For native tribes there was no boundary separating what is now White Acres from the rest of the hogbacks area. On White Acres there are remnants of the ridge crest stone wall which is prominent to the north in Red Rock Canyon Open Space. (see: Utes along the Hogbacks.) There are at least two likely campsites near White Acres. And, the area probably saw considerable use before it was first visited by people of European origin.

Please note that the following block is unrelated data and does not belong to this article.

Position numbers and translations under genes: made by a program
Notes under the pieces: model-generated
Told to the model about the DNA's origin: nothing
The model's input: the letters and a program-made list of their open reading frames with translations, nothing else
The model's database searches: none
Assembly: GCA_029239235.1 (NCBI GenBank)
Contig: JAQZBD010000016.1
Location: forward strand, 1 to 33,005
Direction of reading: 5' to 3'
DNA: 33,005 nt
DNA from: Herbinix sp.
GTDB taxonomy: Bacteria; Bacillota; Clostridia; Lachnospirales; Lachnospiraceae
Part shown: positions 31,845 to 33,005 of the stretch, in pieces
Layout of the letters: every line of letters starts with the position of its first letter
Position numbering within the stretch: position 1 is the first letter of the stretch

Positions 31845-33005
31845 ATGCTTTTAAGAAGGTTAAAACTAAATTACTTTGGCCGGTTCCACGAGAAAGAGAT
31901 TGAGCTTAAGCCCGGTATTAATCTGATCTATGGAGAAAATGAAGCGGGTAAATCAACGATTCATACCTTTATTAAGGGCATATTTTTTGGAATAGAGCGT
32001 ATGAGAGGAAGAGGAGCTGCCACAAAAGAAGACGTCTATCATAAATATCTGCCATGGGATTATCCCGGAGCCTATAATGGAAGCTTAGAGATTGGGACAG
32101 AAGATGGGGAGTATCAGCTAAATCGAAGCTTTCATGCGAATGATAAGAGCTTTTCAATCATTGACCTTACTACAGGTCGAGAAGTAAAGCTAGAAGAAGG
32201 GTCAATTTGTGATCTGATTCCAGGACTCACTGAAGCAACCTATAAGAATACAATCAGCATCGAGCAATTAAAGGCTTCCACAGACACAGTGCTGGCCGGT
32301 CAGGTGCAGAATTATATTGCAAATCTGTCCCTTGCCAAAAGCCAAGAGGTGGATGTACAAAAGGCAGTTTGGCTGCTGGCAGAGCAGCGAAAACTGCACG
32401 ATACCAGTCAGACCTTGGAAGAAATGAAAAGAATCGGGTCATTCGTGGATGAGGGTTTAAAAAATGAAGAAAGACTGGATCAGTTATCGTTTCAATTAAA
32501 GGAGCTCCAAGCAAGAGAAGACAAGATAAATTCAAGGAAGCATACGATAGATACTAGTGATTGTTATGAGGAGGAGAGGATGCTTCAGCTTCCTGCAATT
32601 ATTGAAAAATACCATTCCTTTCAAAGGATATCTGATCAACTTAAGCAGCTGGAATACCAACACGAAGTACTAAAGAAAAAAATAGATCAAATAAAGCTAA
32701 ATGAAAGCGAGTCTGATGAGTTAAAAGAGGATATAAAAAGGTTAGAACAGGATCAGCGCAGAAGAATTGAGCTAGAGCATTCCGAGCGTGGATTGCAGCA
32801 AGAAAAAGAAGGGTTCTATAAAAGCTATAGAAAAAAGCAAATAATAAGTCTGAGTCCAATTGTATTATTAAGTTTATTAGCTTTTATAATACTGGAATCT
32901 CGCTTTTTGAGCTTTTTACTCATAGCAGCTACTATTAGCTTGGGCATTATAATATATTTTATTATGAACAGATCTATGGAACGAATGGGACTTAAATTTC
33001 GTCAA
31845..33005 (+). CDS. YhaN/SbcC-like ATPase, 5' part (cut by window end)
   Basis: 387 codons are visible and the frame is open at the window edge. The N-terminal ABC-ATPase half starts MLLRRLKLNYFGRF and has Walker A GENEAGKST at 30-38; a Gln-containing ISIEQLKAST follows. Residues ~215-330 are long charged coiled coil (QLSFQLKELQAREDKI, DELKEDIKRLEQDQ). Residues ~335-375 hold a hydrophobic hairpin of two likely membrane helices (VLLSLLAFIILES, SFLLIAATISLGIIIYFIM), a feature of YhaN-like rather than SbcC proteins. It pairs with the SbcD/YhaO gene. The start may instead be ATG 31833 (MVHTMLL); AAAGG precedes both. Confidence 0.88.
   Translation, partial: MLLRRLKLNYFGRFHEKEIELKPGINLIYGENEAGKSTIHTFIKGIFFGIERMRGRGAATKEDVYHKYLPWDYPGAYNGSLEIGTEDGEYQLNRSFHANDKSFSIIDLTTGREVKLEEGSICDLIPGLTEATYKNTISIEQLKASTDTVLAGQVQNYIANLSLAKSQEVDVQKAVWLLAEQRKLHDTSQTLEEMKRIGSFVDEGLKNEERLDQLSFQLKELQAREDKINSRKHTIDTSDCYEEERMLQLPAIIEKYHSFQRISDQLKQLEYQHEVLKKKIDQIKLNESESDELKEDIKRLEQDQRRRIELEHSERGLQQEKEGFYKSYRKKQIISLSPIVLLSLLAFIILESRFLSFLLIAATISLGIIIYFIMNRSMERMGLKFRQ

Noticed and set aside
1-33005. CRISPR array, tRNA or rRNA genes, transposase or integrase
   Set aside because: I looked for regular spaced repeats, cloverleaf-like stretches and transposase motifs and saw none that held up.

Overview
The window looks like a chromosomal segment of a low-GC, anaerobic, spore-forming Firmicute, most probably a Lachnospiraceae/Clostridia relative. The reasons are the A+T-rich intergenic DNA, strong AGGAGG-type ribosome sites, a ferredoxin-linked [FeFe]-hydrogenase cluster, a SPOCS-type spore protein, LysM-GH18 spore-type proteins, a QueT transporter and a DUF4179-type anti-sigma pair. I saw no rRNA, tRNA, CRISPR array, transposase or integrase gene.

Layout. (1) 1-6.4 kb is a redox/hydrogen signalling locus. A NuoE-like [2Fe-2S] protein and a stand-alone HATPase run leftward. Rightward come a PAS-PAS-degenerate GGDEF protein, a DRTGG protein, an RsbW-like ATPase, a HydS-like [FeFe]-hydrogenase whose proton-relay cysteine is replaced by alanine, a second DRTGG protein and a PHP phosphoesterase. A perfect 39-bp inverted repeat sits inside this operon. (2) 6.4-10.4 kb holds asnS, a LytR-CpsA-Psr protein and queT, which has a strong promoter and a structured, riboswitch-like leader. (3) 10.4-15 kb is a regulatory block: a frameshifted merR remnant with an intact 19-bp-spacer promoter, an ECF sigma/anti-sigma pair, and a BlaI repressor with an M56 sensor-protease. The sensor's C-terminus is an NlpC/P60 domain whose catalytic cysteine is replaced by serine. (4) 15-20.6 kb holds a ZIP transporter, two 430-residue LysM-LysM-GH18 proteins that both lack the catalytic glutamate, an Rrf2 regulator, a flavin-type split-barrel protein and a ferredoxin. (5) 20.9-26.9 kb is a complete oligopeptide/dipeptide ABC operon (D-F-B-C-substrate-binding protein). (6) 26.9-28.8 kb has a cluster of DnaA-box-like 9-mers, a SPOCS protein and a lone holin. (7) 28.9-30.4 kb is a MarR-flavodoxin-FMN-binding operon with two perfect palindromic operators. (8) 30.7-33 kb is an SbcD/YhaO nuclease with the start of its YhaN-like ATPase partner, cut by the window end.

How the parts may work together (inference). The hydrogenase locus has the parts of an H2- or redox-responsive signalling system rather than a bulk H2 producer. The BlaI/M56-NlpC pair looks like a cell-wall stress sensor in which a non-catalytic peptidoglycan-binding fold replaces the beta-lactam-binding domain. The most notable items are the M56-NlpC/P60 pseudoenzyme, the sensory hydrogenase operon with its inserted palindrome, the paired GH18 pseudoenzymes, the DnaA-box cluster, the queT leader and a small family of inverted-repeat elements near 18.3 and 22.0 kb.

John Langmeyer homesteaded a tract of land which included what is now White Acres and secured title to the property in 1875. John and Fredricka Langmeyer were partners of Colorado City founder Anthony Bott in Bott & Langmeyer Building Stone which quarried the White Acres area extensively in the late nineteenth and early twentieth centuries. Historical accounts strongly suggest that stone for General Palmer’s Glen Eyrie castle came from White Acres (despite what Marshall Sprague wrote in Newport in the Rockies). Today the quarry sites are seen as the light colored rock faces on the Dakota hogback. Most of the wagon roads which served the quarries can still be seen.